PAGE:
Here's our summary of key economic events overnight that affect New Zealand, with news the pressures of weighing against the pandemic is about to bring a 'blizzard' of sovereign ratings downgrades.
Standard & Poor's is saying that the immense costs of supporting health programs, businesses and workers through the pandemic was fundamentally undermining most countries’ finances. And so there are about to be a raft of ratings downgrades to be announced, with most major nations at risk.
One of those downgrades won't be China. They are set for a bumper grain harvest will leave the nation with more than a years consumption in inventory, and cap the recent rise in grain prices, they claim.
After barley, wine, beef and coal, the next trade China is punishing Australia with is apparently going to be cotton, as farmers there brace for a Chinese announcement of a 40% tariff imposed by Beijing. The screws are tightening and Canberra has become much more circumspect very recently. Two thirds of all Aussie cotton is exported to China.
South Korea has posted a worsening jobless rate in September, but it is still a low 3.9% even if it isn't improving. Many countries will look with envy at that level.
And Singapore's exports fell sharply in September, in an unexpected worsening of their trade balance.
In a positive surprise, American retail sales for September ended a bit better than most analysts were expecting. They rose from August and were up +5.4% from the same month a year ago. On-line (non-store) retailing is powering the gains, up +27% from a year ago. Used car sales powered the vehicle retailing industry, up +14.4% year-on-year.
But those gains are not being seen in American industrial production. The latest data fell more than expected in September when actually a rise was expected. This production is now -7.3% lower than in the same month in 2019. Imports (from China) are filling the product demands in a spectacular failure of their avowed industrial strategy.
Consumer sentiment doesn't seem to care. It is up in October from September, although still a massive -15% lower than this time last year. Maybe the 'don't care' description isn't entirely fair - the views on 'current conditions' declined in October from September. But future expectations rose. So perhaps American consumers are just waiting for a leadership change.
And it is now official; the US posted a -US$3.1 tln budget deficit in their fiscal year ended September 2020 - three times more than for the previous year's terrible outcome.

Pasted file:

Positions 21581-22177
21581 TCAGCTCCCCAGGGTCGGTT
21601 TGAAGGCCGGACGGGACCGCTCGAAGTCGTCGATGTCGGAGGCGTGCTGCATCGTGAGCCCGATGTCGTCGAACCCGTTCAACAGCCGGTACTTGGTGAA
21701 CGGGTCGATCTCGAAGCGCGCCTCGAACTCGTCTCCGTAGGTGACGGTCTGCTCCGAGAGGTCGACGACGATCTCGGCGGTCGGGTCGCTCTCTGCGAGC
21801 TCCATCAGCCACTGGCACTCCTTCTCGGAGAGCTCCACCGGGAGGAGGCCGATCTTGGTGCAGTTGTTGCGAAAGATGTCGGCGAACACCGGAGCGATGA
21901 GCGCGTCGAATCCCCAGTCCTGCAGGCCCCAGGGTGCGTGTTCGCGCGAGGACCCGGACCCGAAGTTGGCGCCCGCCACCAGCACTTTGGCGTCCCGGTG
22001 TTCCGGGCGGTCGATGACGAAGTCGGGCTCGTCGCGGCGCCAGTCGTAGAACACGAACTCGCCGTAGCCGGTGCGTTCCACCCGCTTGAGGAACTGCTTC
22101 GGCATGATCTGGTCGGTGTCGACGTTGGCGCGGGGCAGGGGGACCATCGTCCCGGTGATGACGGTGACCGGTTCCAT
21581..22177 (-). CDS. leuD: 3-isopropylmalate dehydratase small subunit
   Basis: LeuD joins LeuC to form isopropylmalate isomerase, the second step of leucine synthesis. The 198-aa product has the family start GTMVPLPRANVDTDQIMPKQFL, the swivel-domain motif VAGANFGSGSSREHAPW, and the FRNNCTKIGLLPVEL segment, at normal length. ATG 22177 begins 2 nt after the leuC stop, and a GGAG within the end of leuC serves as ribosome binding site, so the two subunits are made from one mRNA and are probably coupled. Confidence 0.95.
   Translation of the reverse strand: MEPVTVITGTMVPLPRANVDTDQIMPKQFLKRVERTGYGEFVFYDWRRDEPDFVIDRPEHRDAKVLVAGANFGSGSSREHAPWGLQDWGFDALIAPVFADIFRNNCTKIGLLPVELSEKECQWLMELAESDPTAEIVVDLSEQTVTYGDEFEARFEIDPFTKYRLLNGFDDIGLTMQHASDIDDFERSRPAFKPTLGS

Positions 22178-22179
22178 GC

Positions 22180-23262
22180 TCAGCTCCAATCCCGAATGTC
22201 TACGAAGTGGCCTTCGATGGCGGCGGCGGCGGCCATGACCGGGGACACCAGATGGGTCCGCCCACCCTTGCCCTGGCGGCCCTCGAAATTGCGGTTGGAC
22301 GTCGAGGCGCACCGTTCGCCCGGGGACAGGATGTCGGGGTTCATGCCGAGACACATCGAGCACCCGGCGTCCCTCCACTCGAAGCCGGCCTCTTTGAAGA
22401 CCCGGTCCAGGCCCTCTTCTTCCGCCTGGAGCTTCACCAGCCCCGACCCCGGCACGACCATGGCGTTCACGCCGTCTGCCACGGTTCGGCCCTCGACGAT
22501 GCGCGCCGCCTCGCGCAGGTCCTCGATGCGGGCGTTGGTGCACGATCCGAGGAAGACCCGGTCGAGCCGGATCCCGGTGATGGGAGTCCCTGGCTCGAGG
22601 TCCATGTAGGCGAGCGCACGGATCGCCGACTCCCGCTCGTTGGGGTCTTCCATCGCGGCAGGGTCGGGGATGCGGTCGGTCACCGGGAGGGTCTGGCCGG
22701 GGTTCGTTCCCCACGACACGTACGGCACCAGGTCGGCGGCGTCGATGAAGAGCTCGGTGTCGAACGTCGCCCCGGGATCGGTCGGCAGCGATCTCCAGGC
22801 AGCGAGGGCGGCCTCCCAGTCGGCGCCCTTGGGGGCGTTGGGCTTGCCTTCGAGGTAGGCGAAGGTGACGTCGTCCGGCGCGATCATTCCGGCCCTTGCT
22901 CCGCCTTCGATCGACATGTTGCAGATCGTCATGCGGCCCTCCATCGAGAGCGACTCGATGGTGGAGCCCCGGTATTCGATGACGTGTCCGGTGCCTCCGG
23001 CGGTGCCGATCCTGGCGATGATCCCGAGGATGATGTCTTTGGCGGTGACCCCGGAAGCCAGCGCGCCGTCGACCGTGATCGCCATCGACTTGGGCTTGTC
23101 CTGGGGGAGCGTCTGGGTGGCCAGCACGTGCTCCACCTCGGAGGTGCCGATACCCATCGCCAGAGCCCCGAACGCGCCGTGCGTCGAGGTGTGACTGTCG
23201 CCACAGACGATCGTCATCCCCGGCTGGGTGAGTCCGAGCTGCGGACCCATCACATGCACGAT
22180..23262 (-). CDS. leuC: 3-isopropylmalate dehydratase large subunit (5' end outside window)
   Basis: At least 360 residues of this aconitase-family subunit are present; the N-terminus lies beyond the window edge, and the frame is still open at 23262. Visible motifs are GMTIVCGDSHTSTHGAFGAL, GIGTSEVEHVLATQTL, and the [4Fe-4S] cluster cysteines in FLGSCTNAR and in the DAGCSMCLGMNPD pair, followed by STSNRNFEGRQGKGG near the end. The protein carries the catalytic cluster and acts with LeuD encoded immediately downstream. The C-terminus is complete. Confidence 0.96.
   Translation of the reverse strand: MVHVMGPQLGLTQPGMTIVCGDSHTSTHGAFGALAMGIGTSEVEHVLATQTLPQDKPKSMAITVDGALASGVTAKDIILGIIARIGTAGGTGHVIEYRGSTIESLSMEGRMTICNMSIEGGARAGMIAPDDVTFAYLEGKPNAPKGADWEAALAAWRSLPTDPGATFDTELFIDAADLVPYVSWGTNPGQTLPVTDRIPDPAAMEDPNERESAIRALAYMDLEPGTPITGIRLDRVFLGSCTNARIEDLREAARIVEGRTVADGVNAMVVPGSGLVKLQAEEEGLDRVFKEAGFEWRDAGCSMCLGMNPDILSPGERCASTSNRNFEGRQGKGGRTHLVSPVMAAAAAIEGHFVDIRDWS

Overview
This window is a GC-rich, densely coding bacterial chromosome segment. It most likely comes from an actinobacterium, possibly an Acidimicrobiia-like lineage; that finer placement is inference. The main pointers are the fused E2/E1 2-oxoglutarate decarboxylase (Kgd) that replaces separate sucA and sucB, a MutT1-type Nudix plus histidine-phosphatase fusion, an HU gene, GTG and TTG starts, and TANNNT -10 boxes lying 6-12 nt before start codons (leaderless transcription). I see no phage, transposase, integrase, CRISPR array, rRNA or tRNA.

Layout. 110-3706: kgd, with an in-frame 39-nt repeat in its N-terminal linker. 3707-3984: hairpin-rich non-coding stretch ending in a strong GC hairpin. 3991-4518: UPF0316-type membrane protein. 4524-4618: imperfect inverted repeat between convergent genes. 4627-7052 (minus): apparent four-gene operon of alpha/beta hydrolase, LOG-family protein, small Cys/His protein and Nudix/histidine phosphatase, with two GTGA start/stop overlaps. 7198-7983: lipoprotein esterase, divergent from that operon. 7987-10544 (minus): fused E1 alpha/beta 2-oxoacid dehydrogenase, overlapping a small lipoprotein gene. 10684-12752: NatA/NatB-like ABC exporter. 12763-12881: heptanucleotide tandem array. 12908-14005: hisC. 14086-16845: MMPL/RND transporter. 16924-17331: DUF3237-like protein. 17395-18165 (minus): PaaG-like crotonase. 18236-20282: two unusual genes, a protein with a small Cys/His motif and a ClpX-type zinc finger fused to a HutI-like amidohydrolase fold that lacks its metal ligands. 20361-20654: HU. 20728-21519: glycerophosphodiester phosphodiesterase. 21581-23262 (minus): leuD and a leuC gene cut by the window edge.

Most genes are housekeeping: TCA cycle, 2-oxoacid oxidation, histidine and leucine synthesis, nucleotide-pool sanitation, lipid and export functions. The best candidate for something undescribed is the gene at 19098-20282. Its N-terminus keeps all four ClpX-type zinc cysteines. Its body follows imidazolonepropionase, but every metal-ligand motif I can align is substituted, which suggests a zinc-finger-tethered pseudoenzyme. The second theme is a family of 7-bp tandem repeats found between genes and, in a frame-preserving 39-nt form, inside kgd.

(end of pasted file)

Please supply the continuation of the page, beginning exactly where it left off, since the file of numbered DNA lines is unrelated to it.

And international holdings of US Treasuries fell for the first time in four months in August, with China's holdings of American government debt falling to the lowest in nearly four years.
The latest global compilation of COVID-19 data is here. The global tally is 39,792,000 and up an average of +356,000 per day. The case growth is concentrated in Russia, the UK, Iran, France and Italy. Global deaths reported now exceed 1,111,000 (+5,000 per day) but clearly many are going unreported.
The largest number of reported cases globally are still in the US, which rose +106,000 in two days to 8,354,000. They are clearly now in a third wave (initial was in April, then a larger one in July, and this new one threatens to be larger again). The number of active cases is at 2,690,000 so as many more new cases as recoveries. Their death total is over 224,000 and still rising at +1000 per day. By the end of 2020 their death toll will top 300,000+.
In Australia, there have now been 27,390 COVID-19 cases reported, and that is just +19 more cases than we reported on Saturday. Most states reported new cases. Deaths are unchanged at 904 however.
The UST 10yr yield is little-changed this morning at just on 0.75%. Their 2-10 rate curve is unchanged at +60 bps, their 1-5 curve is a little steeper at +20 bps, while their 3m-10 year curve is also marginally steeper at +66 bps. The Australian Govt 10 year yield will start the week unchanged at 0.73%. The China Govt 10 year yield is also unchanged at 3.25%. The New Zealand Govt 10 year yield remains at 0.54% as well.
The price of gold is down -US$2 from where we left it Saturday at US$1900/oz even.
Oil prices are marginally firmer to start the week, now just under US$41/bbl in the US, while the international price is still just under US$43/bbl.
The Kiwi dollar starts today little-changed at just under 66.1 USc. Against the Australian dollar we are also unchanged at 93.3 AUc and holding on to the recent gains. Against the euro we are holding at 56.4 euro cents. And that means our TWI-5 is still at 69.6 and little-changed over the past seven days.
The bitcoin price is +1.1% higher today than this time Saturday, now at US$11,469. The bitcoin rate is charted in the exchange rate set below.
The easiest place to stay up with event risk today is by following our Economic Calendar here ».